Marco Vecellio (1545–1611) was an Italian painter of the Renaissance period. He was also called Marco di Tiziano, since he was Titian's nephew. He was born and active mainly in Venice. He accompanied his distinguished uncle in the journeys to Rome and Germany. He was the favorite pupil of Titian, and approached nearer to his style than any other member of the family. There are several pictures by him in the Doge's palace, among the best an allegory in the ante-chamber to the Sala del Gran Consiglio. Another good example is a picture in the Sala della Bussola, Doge Leonardo Donato before the Virgin and Infant Christ. He also painted for churches at Venice, Treviso, and in the Friuli, among other things a Christ fulminating the world, and the The Virgin on earth sending the two founders Dominic and Francis for the church of San Zaniopolo at Venice.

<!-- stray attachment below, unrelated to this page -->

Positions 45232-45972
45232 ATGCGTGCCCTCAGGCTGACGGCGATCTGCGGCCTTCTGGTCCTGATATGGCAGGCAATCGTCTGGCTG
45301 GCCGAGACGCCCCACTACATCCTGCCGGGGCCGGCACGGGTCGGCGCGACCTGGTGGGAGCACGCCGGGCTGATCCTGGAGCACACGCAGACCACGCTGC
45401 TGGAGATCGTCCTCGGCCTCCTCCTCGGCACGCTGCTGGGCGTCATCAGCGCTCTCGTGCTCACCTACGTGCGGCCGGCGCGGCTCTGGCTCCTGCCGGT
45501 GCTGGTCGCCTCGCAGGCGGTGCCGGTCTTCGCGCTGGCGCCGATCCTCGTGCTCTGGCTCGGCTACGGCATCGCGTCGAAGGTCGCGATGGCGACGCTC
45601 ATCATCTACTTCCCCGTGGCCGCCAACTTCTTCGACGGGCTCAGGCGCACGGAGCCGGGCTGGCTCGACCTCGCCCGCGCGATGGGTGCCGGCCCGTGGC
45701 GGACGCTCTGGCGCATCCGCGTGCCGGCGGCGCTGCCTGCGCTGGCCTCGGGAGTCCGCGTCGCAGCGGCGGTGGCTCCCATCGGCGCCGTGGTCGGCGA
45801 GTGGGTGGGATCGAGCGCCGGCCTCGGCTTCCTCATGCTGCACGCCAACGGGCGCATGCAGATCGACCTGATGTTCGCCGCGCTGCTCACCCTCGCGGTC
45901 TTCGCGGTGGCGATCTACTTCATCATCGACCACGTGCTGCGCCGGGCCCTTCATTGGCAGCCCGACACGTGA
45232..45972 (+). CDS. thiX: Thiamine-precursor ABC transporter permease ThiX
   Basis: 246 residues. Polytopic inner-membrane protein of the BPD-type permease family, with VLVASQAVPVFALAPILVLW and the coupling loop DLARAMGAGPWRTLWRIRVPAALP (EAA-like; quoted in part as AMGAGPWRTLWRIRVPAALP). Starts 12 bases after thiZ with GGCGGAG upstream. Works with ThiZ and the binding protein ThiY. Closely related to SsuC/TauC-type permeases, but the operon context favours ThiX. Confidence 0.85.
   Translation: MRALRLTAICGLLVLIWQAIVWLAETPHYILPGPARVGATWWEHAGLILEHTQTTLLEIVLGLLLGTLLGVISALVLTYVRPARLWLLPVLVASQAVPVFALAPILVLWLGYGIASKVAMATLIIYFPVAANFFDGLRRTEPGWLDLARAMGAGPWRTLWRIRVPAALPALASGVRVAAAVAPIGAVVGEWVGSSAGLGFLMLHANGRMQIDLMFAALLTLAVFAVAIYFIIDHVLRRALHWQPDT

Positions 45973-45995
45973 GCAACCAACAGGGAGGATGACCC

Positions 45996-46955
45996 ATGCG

He left some able productions in the ducal palace, the Meeting of Charles V. and Clement VII. in 1529; in S. Giacomo di Rialto, an Annunciation; in SS. Giovani e Paolo, Christ Fulminant. A son of Marco, named Tiziano (or Tizianello), painted early in the 17th century.
- Bryan, Michael (1889). Walter Armstrong & Robert Edmund Graves, ed. Dictionary of Painters and Engravers, Biographical and Critical (Volume II L-Z). York St. #4, Covent Garden, London; Original from Fogg Library, Digitized May 18, 2007: George Bell and Sons. p. 639.
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